For optimal health, be sure to get vitamin B.
B vitamins are critical to our health and well-being—and most of us don’t get enough of them.
Understanding B Vitamins
There are actually eight B vitamins and you may know them by number or by name.
- B1 or thiamin
- B2 or riboflavin
- B3 or niacin
- B5 or pantothenic acid
- B6 or pyridoxine
- B7 or biotin
- B9 or folic acid (or folate)
- B12 or cobalamin
Together, the group of B vitamins is referred to as vitamin B complex. These water-soluble vitamins are critical to cell metabolism. The B vitamins play several important roles in the body, including:
- Promoting cell growth and division
- Maintaining healthy skin and muscle tone
- Supporting and increasing the rate of metabolism
- Enhancing immune and nervous system function
- Easing stress
- Improving mood
How B Vitamins Work
The B vitamins work together as a team. Some of them help cells burn fats and glucose for energy, while others help with the production of serotonin. These eight vitamins work intricately together behind the scenes with amazing results. Some of the benefits of B vitamins include:
- Improved mood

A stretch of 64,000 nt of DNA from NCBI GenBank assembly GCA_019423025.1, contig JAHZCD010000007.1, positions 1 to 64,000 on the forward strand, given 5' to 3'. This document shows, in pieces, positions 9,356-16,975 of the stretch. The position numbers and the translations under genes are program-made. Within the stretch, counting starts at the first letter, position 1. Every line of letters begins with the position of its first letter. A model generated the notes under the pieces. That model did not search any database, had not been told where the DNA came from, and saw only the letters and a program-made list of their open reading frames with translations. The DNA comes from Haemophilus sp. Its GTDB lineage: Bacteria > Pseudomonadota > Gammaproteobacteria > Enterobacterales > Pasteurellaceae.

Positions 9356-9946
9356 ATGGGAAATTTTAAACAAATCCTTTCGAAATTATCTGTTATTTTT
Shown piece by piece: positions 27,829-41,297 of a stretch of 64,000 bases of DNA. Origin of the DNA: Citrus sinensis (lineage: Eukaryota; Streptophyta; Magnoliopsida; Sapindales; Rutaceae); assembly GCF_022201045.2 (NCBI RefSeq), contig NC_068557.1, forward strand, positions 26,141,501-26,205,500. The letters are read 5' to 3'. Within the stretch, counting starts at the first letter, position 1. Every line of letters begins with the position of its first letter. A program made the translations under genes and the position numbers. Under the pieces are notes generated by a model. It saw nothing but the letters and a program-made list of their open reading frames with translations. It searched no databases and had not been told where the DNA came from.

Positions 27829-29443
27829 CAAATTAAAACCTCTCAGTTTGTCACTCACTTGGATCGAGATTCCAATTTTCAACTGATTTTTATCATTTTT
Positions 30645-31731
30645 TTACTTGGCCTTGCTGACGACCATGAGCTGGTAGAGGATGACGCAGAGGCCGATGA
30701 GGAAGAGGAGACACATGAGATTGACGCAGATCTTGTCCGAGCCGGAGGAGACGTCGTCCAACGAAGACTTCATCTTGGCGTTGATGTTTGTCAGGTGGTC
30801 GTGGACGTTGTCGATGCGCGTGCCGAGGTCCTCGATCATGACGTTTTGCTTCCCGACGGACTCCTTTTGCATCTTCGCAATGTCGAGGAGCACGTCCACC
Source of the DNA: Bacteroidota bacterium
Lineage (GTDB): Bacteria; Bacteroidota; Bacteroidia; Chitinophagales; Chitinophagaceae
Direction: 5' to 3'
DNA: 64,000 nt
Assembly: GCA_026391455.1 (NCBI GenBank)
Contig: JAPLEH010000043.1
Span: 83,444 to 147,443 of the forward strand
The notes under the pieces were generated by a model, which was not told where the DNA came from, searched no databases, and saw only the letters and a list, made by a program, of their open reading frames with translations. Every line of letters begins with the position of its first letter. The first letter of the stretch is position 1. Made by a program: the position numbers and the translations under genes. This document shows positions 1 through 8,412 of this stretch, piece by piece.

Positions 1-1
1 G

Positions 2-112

- Reduced anxiety and depression
- Reduced PMS symptoms
- Improved memory
B Vitamin Deficiency
With the right diet, it should be easy to get the proper amount of B vitamins, but many of us do not. If you’re under a lot of stress or consume a diet high in carbohydrates and sugar, you’ll need even more B vitamins. A deficiency in B vitamins can result in a litany of symptoms, including:
- Hair loss
- Muscle cramping
- Loss of appetite
- Numbness and tingling in arms and legs
Deficiencies in folic acid, B12, and B6 are most common. If you’re feeling moody, anxious, or depressed, this could be an indicator that you are running low on B vitamins.
Sources of B Vitamins
It is important to ensure that your diet contains plenty of B-rich foods, such as dark, leafy greens, animal protein, and whole grains. Some people will find they still need to supplement with a B complex vitamin—especially vegetarians or vegans who consume no animal products, as animal products are the only natural source of B12.
Good sources of B vitamins include:
- Dairy products
- Dark, leafy greens (chard, kale, spinach, etc.)
- Whole grains